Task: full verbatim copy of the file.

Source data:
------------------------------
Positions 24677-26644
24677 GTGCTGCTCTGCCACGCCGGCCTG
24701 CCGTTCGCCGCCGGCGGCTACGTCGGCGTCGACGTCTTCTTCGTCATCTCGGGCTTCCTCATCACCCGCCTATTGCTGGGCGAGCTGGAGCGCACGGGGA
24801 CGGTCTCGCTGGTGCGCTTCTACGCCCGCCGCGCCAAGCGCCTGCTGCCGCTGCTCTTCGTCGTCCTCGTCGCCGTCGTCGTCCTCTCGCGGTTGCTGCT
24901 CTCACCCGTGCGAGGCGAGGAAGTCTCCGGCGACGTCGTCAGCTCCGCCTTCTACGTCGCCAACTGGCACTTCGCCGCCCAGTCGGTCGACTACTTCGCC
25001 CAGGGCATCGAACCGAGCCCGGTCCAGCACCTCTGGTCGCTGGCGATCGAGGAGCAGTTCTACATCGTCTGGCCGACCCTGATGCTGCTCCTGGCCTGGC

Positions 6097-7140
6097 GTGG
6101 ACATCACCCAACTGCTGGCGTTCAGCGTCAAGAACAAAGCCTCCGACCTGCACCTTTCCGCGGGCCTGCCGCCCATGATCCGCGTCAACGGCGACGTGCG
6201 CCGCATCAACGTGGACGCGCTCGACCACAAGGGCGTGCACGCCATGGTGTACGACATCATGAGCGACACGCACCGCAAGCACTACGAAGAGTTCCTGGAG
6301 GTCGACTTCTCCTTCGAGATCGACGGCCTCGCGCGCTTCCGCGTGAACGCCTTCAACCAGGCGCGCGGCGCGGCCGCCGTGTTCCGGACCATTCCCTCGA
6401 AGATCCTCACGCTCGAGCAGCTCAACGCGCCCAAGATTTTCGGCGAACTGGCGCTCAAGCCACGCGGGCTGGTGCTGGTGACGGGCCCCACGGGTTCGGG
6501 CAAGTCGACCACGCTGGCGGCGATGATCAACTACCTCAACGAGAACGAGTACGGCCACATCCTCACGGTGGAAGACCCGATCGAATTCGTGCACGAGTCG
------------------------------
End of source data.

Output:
Positions 24677-26644
24677 GTGCTGCTCTGCCACGCCGGCCTG
24701 CCGTTCGCCGCCGGCGGCTACGTCGGCGTCGACGTCTTCTTCGTCATCTCGGGCTTCCTCATCACCCGCCTATTGCTGGGCGAGCTGGAGCGCACGGGGA
24801 CGGTCTCGCTGGTGCGCTTCTACGCCCGCCGCGCCAAGCGCCTGCTGCCGCTGCTCTTCGTCGTCCTCGTCGCCGTCGTCGTCCTCTCGCGGTTGCTGCT
24901 CTCACCCGTGCGAGGCGAGGAAGTCTCCGGCGACGTCGTCAGCTCCGCCTTCTACGTCGCCAACTGGCACTTCGCCGCCCAGTCGGTCGACTACTTCGCC
25001 CAGGGCATCGAACCGAGCCCGGTCCAGCACCTCTGGTCGCTGGCGATCGAGGAGCAGTTCTACATCGTCTGGCCGACCCTGATGCTGCTCCTGGCCTGGC

Positions 6097-7140
6097 GTGG
6101 ACATCACCCAACTGCTGGCGTTCAGCGTCAAGAACAAAGCCTCCGACCTGCACCTTTCCGCGGGCCTGCCGCCCATGATCCGCGTCAACGGCGACGTGCG
6201 CCGCATCAACGTGGACGCGCTCGACCACAAGGGCGTGCACGCCATGGTGTACGACATCATGAGCGACACGCACCGCAAGCACTACGAAGAGTTCCTGGAG
6301 GTCGACTTCTCCTTCGAGATCGACGGCCTCGCGCGCTTCCGCGTGAACGCCTTCAACCAGGCGCGCGGCGCGGCCGCCGTGTTCCGGACCATTCCCTCGA
6401 AGATCCTCACGCTCGAGCAGCTCAACGCGCCCAAGATTTTCGGCGAACTGGCGCTCAAGCCACGCGGGCTGGTGCTGGTGACGGGCCCCACGGGTTCGGG
6501 CAAGTCGACCACGCTGGCGGCGATGATCAACTACCTCAACGAGAACGAGTACGGCCACATCCTCACGGTGGAAGACCCGATCGAATTCGTGCACGAGTCG